Patrick Henry
distinguished statesman, lawyer, and orator

1736 - 1799

Patrick Henry was a distinguished statesman, lawyer, and orator at the time of the Revolutionary War in America. He is remembered most for the words, "Give me liberty or give me death," which, according to tradition, he spoke in 1775 before the Virginia Provincial Convention. Henry was urging that the Virginia militia be armed for defense of the colony against England. A man who heard many of Henry's speeches once said of the orator: "He is by far the most powerful speaker I ever heard. Every word he says not only engages but commands the attention." Henry was also an excellent politician and administrator. Henry served as the governor of Virginia during the Revolutionary War.

Henry was born in Hanover County, Virginia. He attended public school for only a short time, but was taught by his father, who had a good education. As a young man, Henry was a storekeeper for a time. But he was a poor businessman and, as a result, he was soon hopelessly in debt. He then studied law and received his license to practice in 1760. Three years later, Henry's talent as an orator won him fame in Virginia in a noted lawsuit called the Parson's Cause.

In 1764, Henry was elected to the Virginia House of Burgesses. He soon became a leader, supporting frontier interests against the old aristocracy. He upheld the rights which the colonies were guaranteed by their charters. His speech against the Stamp Act in 1765 is one of his greatest orations. In it, according to tradition, appear the often-quoted words: "Caesar had his Brutus -- Charles the First, his Cromwell -- and George the Third -- may profit by their example. If this be treason, make the most of it."

In August 1774, the colony of Virginia elected Henry a delegate to the First Continental Congress. He was also a member of the Second Continental Congress for a short time in 1775. After that, he became commander in chief of Virginia's military forces. He resigned this post in February 1776. A few months later, he was chosen a member of the committee to draw up the first constitution of the commonwealth of Virginia.

Henry became governor of the new commonwealth of Virginia as soon as it was established in 1776. He moved into the palace at Williamsburg, where the English colonial governors had lived. He was a hard-working administrator. Henry showed his feeling of democracy when he became the first American politician to refer to the voters as "fellow citizens."

The Revolutionary War brought many problems to Virginia, and Henry worked hard to solve them. He recruited the state's quota of about 6,000 men for the Continental Army, plus the state militia of nearly 5,000 soldiers. The state supplied its soldiers with clothing and shoes, and sent cattle to feed the men at Valley Forge. Henry encouraged mining lead to provide ammunition, and imported and manufactured gunpowder. He set up shipyards and dockyards to protect the Virginia coast, and he arranged for loans.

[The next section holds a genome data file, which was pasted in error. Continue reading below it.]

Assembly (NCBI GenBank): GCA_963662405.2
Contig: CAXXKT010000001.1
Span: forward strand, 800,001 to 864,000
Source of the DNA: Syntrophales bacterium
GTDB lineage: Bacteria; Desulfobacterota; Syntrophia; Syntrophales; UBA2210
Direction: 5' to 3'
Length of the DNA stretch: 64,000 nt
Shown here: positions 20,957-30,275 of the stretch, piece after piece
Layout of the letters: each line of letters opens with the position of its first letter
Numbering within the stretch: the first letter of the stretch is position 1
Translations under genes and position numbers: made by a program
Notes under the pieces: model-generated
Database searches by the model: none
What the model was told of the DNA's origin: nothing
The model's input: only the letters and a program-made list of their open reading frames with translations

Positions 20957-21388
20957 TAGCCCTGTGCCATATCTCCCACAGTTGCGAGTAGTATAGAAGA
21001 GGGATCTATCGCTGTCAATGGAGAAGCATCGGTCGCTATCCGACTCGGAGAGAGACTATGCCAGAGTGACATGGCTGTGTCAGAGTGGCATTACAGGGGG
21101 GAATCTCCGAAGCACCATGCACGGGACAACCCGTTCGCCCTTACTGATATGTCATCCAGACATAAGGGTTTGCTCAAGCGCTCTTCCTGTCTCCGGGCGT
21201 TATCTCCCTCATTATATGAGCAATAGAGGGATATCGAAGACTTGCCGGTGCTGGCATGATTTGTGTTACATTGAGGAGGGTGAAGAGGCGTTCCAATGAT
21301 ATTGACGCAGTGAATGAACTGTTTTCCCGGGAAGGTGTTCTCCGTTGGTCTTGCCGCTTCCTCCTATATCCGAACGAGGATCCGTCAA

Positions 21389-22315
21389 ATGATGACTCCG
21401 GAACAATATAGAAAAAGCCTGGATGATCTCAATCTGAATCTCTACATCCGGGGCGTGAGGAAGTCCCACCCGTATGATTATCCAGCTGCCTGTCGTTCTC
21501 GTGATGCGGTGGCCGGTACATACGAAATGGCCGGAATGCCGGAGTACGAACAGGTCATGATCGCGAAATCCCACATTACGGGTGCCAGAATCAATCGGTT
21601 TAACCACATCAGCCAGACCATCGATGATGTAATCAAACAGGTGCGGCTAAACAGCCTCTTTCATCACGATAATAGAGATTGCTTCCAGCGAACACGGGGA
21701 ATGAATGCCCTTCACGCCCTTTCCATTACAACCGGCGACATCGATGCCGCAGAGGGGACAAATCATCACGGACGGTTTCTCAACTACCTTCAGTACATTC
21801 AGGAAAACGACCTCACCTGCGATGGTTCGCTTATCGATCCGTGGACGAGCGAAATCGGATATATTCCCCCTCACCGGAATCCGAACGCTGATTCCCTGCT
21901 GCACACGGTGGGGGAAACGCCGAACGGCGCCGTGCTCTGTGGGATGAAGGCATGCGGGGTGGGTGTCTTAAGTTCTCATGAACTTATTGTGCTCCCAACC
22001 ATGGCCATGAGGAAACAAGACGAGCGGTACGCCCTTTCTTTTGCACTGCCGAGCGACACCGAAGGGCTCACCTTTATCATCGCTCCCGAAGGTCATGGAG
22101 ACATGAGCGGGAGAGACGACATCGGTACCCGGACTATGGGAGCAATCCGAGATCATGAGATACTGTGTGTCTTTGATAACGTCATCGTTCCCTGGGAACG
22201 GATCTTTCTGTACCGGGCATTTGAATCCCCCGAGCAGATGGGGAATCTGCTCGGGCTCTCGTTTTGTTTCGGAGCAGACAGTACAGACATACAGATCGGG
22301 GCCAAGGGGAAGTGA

Henry was criticized in spite of his hard work, especially when the forces under the British general Banastre Tarleton overran Virginia. But he was elected governor again in 1777, 1778, 1784, and 1785. During his second term, Henry provided supplies for the George Rogers Clark expedition, which conquered the Northwest Territory.

In 1788, Henry served in the Virginia state convention, that was called to ratify the United States Constitution. He opposed ratification because he believed that the Constitution endangered the rights of individuals and states. After he lost, however, he accepted the Constitution and joined the Federalist Party. Henry was largely responsible for the adoption of the first 10 amendments to the Constitution, known as the Bill of Rights.

Public service left Henry badly in debt, and in 1788 he returned to his law practice. His fame as a brilliant speaker gained him many clients, and he soon became a successful criminal lawyer.

His law fees helped him to buy land, and in 1794, he retired to his Red Hill estate, near Appomattox, Va.

During the next five years, Henry refused many requests to return to public life. He was offered a seat in the U.S. Senate, posts as minister to Spain and to France, a place in George Washington's Cabinet as secretary of state, and the position of chief justice of the United States. In 1796, Henry was elected governor of Virginia for the sixth time, but he refused the office.

Finally George Washington persuaded him to become a candidate for representative in the Virginia state legislature. Henry made his last great speech during this campaign. The speech was a denial of a state's right to decide the constitutionality of federal laws. Henry told the voters: "United we stand, divided we fall. Let us not split into factions which must destroy that union upon which our existence hangs." Henry won the election, but he died before he could take office. Henry was buried at Red Hill.

Contributor: William Morgan Fowler, Jr., Ph.D., Prof. of History, Northeastern Univ.; Editor, The New England Quarterly.

Additional resources

Mayer, Henry. A Son of Thunder: Patrick Henry and the American Republic. 1986. Reprint. Univ. Pr. of Virginia, 1992.

McCants, David A. Patrick Henry, The Orator. Greenwood, 1990.


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